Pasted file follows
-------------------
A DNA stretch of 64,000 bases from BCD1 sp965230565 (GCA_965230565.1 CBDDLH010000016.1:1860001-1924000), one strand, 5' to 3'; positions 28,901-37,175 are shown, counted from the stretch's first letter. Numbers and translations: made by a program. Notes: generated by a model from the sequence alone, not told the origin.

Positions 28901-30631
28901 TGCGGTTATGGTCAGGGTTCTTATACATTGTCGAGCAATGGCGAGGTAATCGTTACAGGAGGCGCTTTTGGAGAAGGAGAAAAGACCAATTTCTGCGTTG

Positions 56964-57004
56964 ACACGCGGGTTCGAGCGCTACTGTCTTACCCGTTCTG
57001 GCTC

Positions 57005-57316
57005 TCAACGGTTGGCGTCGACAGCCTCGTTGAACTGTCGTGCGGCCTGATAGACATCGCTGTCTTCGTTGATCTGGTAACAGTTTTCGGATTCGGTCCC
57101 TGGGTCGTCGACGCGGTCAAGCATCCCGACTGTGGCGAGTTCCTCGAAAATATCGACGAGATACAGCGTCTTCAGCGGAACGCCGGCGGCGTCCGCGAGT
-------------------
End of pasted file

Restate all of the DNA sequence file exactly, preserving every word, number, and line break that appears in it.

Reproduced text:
A DNA stretch of 64,000 bases from BCD1 sp965230565 (GCA_965230565.1 CBDDLH010000016.1:1860001-1924000), one strand, 5' to 3'; positions 28,901-37,175 are shown, counted from the stretch's first letter. Numbers and translations: made by a program. Notes: generated by a model from the sequence alone, not told the origin.

Positions 28901-30631
28901 TGCGGTTATGGTCAGGGTTCTTATACATTGTCGAGCAATGGCGAGGTAATCGTTACAGGAGGCGCTTTTGGAGAAGGAGAAAAGACCAATTTCTGCGTTG

Positions 56964-57004
56964 ACACGCGGGTTCGAGCGCTACTGTCTTACCCGTTCTG
57001 GCTC

Positions 57005-57316
57005 TCAACGGTTGGCGTCGACAGCCTCGTTGAACTGTCGTGCGGCCTGATAGACATCGCTGTCTTCGTTGATCTGGTAACAGTTTTCGGATTCGGTCCC
57101 TGGGTCGTCGACGCGGTCAAGCATCCCGACTGTGGCGAGTTCCTCGAAAATATCGACGAGATACAGCGTCTTCAGCGGAACGCCGGCGGCGTCCGCGAGT